Monday, May 02, 2022

Judge allows Tulsa Race Massacre reparations lawsuit to proceed

An Oklahoma judge ruled Monday that a lawsuit can proceed that seeks reparations for survivors and descendants of victims of the 1921 Tulsa Race Massacre.

Tulsa County District Court Judge Caroline Wall’s ruling brought new hope for some measure of justice over the racist rampage in which an angry white mob killed hundreds of Black residents and destroyed what had been the nation’s most prosperous Black business district.

Civil rights attorney Damario Solomon-Simmons filed the lawsuit in 2020 under the state’s public nuisance law. The lawsuit seeks unspecified punitive damages and calls for creation of a hospital in north Tulsa, in addition to mental health and education programs and a Tulsa Massacre Victims Compensation Fund.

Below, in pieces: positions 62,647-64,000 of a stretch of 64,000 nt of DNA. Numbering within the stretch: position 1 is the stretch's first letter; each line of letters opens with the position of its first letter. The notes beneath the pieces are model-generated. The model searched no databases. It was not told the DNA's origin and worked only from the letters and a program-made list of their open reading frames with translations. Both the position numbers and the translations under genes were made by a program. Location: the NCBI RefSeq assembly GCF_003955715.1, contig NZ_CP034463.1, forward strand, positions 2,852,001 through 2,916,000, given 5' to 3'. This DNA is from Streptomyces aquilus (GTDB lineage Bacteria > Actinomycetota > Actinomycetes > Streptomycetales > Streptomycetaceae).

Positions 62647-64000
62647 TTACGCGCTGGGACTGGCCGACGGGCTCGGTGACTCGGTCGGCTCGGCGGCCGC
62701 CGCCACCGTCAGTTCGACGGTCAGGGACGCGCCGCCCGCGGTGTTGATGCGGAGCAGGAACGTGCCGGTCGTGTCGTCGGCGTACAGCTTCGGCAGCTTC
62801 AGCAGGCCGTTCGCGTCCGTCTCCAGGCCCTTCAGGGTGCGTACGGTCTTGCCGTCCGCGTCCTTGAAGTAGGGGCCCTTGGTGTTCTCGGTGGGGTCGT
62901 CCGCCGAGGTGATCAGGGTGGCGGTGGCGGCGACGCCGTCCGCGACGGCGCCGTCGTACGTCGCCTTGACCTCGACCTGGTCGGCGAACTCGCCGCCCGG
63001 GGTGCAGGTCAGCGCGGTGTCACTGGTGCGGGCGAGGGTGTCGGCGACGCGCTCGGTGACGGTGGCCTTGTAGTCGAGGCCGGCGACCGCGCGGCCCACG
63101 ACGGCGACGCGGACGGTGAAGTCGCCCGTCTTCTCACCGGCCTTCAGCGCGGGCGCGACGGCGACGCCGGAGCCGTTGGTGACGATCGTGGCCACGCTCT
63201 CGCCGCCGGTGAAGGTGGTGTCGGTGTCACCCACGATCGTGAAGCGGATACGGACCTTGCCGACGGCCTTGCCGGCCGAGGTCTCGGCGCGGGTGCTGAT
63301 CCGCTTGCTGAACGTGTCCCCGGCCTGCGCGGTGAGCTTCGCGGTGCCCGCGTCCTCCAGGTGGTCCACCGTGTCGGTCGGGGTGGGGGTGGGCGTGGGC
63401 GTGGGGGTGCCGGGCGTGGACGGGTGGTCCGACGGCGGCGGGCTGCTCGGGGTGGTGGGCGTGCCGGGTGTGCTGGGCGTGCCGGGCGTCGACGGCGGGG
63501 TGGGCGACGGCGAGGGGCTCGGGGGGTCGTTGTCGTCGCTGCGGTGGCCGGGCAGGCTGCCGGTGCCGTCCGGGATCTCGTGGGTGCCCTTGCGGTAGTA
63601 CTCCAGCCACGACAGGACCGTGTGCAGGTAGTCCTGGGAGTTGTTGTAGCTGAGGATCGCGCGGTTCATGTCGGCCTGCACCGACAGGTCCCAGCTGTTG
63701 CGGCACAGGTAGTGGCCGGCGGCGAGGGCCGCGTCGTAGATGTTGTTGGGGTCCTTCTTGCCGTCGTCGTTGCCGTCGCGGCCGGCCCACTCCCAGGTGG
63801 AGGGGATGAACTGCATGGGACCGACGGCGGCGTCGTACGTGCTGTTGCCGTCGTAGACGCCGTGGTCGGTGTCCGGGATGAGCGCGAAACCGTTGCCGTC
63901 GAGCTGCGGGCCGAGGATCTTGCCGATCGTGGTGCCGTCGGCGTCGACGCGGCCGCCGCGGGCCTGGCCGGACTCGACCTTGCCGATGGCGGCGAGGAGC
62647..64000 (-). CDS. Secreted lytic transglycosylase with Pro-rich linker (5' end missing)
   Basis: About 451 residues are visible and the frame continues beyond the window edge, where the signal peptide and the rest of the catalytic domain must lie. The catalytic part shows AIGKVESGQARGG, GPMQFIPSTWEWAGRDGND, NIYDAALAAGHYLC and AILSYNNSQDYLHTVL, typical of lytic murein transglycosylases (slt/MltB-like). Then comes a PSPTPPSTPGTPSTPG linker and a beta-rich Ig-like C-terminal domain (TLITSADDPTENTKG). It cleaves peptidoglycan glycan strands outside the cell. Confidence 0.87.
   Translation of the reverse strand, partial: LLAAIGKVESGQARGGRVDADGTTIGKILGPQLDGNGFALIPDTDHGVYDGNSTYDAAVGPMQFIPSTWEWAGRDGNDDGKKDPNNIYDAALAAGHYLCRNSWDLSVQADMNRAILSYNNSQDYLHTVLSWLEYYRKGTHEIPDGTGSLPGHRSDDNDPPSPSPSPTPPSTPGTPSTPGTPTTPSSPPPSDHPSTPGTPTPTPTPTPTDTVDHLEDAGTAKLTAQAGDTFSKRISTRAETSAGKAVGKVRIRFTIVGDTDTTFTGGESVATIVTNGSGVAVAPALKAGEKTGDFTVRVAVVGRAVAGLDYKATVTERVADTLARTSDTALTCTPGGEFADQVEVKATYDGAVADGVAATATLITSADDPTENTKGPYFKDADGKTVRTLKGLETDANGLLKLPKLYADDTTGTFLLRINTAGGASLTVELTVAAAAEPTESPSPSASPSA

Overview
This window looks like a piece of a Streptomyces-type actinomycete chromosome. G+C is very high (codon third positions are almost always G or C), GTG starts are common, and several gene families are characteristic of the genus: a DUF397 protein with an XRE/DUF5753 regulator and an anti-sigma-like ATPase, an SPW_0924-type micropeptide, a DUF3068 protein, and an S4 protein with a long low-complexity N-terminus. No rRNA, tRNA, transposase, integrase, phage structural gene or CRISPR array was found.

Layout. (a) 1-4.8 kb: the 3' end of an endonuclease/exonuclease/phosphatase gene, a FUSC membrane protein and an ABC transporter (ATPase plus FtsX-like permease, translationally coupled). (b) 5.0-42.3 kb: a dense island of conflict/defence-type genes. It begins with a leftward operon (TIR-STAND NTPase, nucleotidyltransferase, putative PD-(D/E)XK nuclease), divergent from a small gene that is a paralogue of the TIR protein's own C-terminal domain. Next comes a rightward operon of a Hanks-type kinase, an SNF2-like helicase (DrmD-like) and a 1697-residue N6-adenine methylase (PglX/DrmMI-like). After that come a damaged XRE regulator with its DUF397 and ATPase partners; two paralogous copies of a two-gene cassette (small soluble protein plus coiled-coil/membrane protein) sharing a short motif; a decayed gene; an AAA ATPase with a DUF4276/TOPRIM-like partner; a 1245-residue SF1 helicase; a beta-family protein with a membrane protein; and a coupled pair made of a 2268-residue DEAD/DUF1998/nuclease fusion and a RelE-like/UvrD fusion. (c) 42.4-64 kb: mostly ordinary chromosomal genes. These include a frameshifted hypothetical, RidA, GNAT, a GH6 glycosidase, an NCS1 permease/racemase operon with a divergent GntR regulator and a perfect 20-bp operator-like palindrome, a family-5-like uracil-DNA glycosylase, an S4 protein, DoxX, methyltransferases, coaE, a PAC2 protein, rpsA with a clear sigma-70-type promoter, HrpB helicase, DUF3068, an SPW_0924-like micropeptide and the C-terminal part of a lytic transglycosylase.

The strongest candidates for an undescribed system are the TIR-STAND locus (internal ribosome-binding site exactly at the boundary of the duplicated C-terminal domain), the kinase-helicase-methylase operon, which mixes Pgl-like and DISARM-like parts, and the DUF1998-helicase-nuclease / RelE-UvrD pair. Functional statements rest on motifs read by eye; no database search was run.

Solomon-Simmons said a quick decision is critical for living survivors Lessie Benningfield Randle, 107, Viola Fletcher, 107, and Hugh Van Ellis, 101.

“We believe this is the last opportunity for these survivors to have their day in court,” Solomon-Simmons said, citing their ages. “We want to ask (the judge) to move forward and move forward as soon as possible.”

The city and insurance companies never compensated victims for their losses, and the massacre ultimately resulted in racial and economic disparities that still exist today, the lawsuit claims. In the years following the massacre, according to the lawsuit, city and county officials actively thwarted the community’s effort to rebuild and neglected the Greenwood and predominantly Black north Tulsa community in favor of overwhelmingly white parts of Tulsa.

Defendants in the lawsuit include, the Tulsa Chamber of Commerce, the Tulsa County Board of County Commissioners, Tulsa Metropolitan Area Planning Commission, Tulsa County Sheriff and the Oklahoma Military Department.

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